So when society wonders if a challenged person should be treated differently or the same, the answer is, some of each…the same, as much as they are capable of; differently, to accommodate and adapt as much as needed to allow them to experience at least part of the process. It doesn’t take much to make them happy, and they understand more than we think. They have learned to be flexible and patient with others, out of necessity.

What kind of world would this be if we all saw life through those joyful eyes?

God, why do they say that 90% of all babies who test positive for Down syndrome in that new, first blood test, are aborted?

Let us not fear the salty tears of anguish which lead to the sweetest tears of joy!

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Hey, God…

The water was unusually low as I went across the bridge, an almost unsightly combination of colors and elements that was not the sparkling eye candy I am accustomed to enjoying at that time of day. Receded, the water left behind a visual cacophony of unsightly sea gunk. I was slightly disappointed not to see the usual whiz-bang scenery.

Upon closer examination, I noticed the once-hidden things now evident: fresh shellfish, elusively perfect seashells, sweet seaweed that nourishes the undersea life, and greater treasures in all their glory. I had greatly underestimated, and at first glance diminished, the true bounty of the unseen.

Oh, how we can be lulled into the comfort of what we perceive to be the eye-catching ideal, when so much more lies below, more than we can comprehend! We do this with things…with situations…with people. Take heed what our eyes are drawn to, that we don’t miss what is directly underfoot because we are comparing, expecting, supposing, idealizing, judging.

May we always be aware of the great riches underneath the glitter of that which we believe to be gold.

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Hey, God…

Today I read about a new drug that is showing promise in helping to “cure” Down syndrome. Do we really want to change those things that have been made perfect in Your image? You have said that our wisdom is but foolishness…and indeed, one can see the beauty and love in the face of any child with Downs, Your beauty, Your love. In weakness is Your strength, and many people have come to You through weaker people, as You touch us through them. They humble us, they teach us, they remind us of our priorities.

If people with disabilities did not exist, how would we learn and be humbled? What, then, would the order of our priorities be?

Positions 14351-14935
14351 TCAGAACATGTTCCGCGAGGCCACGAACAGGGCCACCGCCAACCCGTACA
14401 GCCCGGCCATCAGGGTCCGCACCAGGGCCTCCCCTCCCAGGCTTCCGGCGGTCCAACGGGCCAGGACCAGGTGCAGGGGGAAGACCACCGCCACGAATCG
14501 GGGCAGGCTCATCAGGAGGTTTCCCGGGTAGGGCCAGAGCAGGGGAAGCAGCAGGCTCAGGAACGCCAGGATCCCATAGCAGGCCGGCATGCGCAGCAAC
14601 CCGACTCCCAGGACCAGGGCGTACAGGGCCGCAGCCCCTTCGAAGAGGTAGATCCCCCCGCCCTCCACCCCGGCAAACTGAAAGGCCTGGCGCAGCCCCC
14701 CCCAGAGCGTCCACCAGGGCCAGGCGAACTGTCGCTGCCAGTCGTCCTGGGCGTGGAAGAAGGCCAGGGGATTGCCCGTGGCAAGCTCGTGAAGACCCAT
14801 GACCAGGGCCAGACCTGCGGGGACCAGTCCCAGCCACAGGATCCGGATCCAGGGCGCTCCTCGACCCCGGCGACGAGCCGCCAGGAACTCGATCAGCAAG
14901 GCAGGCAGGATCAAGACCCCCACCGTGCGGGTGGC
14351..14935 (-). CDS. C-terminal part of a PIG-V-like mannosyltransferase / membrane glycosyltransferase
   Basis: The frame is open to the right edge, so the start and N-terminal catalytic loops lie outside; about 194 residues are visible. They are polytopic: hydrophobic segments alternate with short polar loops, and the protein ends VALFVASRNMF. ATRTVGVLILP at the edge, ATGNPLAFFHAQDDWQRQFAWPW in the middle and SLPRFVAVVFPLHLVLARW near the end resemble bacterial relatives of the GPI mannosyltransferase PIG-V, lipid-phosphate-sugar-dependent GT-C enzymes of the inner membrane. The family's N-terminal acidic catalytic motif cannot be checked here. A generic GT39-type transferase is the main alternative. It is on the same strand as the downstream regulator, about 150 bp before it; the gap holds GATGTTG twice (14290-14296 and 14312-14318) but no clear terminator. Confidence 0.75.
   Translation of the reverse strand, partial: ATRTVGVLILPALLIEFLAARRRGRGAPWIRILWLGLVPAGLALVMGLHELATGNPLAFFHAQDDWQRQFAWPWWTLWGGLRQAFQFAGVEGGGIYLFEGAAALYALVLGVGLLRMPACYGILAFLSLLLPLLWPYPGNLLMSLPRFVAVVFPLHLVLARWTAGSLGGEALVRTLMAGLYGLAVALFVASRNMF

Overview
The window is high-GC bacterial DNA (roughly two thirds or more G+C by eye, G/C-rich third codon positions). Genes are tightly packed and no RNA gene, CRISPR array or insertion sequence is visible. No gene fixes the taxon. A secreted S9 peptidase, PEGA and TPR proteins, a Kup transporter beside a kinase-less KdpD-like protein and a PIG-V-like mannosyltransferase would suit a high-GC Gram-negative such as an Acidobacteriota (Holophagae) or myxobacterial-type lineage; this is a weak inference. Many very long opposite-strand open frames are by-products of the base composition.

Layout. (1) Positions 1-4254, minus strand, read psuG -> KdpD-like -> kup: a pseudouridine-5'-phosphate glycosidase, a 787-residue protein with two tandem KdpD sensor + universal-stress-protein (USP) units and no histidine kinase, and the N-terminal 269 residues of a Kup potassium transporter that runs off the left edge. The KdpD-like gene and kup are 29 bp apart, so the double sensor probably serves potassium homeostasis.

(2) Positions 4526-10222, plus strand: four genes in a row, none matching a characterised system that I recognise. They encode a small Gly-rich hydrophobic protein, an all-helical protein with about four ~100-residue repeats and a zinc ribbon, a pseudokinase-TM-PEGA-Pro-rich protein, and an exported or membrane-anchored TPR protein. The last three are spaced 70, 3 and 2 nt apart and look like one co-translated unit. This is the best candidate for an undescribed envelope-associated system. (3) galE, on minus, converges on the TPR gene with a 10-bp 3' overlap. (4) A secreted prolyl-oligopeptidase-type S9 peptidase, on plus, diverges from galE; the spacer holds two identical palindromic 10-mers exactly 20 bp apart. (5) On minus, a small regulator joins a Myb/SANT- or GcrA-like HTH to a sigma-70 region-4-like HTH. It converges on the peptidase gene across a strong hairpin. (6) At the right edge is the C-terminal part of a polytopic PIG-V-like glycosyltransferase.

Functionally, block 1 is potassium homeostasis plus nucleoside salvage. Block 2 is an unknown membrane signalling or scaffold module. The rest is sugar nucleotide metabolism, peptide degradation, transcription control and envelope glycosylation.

It is touted as scientific breakthrough, but at what point do we restrain ourselves from assuming we know what is best for another creation, just because they are different? Are we projecting our own fears upon them by thinking they must be suffering, when they may actually be perfectly content?

How can we possibly judge another’s perception of their quality of life?

Or are such “cures” merely for our convenience, to allay our fears and insecurities about suffering?

I am reminded of my food allergies, one of which is shellfish (ironically, despite my love of the sea). When others learn that I cannot eat, say, shrimp, I am inundated with expressions of pity and presumption, such as, “Oh, you poor thing! How awful for you! I bet that must be so hard not to be ABLE to eat shrimp!!!”

I don’t think of it as a disability…since the only shrimp I have tasted has caused such trauma and discomfort, I do not yearn for it; I am perfectly happy without it. It is not a pleasant thing for me to regret and miss, since I have not walked on the side of enjoying it. I am blissfully ignorant of the experience, thank you very much, and am perfectly happy with the rest of my diet.

Could it be the same for some others with certain disabilities, that they are entirely complete and fulfilled in the way they have been wonderfully made? Should we not carefully consider what projections we may have when we seek to “help” others and find cures?

Too, suffering has its place. It is not often sought, nor is it bearable many times…yet it blesses with gifts such as perseverance, tolerance, new coping skills, heightened sensory perception and deeper insight into others’ character and virtue, as well as our own. We find out quickly who our friends are, in our suffering.

Here on the seashore, I find broken shells, some of which are absolutely more interesting and beautiful than had they remained wholly intact. In the broken shells, you can see what they’re made of, you can see farther into them, you can see things you can’t see in their unbroken state. They are like snowflakes, each one entirely different from any other….a beautifully abstract medium that begs the imagination to fill in the spaces of its journey, its life, its purpose. The broken shell forces us to focus on those things outside our comfort zones, stretching and molding and growing us in ways we had not considered before. It demands that we pick it up and focus on it, instead of ourselves, instead of on the ideal, instead of on the perfect. Do we toss it back into the sea because it does not meet our standards?

God, may we have wisdom about and sensitivity to Your will. May we have the courage and zeal to embrace those things which we deem as difficult, painful and imperfect. May we resist the temptation to tamper with that which You have willed.